In principle, he says, all markets currently enjoyed by commercial polymers could be expanded by new and improved applications if one can obtain the increased performance functionality possible with smart materials incorporation at the right price.
“These new opportunities are most likely to arise from redesigning applications with an integrated smart materials systems approach, rather than retrofitting smart materials into existing applications,” he said. “Smart materials systems are now emerging in the textile and sports and remedial physical therapy industries where higher prices are not a deterrent.”
The paper highlights several markets where polymers could be combined with smart materials for potential applications. The first is smart fibres, where there are already several emerging businesses and applications. US technology firms Eeonyx and Nanosonic have both developed inherently conductive polymer coatings for fabrics. UK company Eleksen and US firm International Fashion Machines are making pressure-sensitive textiles and control electronics such as capacitive textile switches, while US-based Textronics is developing textiles that contain inherently conductive polymers so that heart rates can be monitored during sports events. Finally US company Konarka is developing nanometre scale coatings on fabric and thin films substrates to act as photovoltaic cells.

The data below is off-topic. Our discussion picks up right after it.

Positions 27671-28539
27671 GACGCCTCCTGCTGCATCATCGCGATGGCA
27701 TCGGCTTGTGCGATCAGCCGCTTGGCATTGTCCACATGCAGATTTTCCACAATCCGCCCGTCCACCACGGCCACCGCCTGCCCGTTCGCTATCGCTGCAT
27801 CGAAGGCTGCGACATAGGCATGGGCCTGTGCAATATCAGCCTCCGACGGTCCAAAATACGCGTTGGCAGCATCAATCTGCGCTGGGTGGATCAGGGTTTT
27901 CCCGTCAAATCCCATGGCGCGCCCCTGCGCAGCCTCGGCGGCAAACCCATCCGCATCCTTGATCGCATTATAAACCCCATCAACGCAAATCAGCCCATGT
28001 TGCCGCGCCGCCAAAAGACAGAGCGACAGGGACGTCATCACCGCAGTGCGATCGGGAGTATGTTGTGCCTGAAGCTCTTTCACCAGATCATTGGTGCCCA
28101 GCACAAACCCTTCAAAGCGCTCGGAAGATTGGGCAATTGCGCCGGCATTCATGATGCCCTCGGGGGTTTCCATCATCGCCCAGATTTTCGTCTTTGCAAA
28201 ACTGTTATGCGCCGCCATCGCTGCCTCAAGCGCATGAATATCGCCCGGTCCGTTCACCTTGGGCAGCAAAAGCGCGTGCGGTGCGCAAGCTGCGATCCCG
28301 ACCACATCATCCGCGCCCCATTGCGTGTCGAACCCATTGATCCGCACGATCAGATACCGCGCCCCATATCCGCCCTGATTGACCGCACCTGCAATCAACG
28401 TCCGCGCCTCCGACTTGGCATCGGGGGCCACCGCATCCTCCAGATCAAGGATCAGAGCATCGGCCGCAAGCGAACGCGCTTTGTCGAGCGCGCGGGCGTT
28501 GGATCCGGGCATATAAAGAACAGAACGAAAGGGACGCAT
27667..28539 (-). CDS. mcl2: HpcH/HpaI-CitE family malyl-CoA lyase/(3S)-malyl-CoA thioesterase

Other market areas include smart buildings, with applications such as smart floors which count people, or incorporate light management through windows that lighten when someone approaches.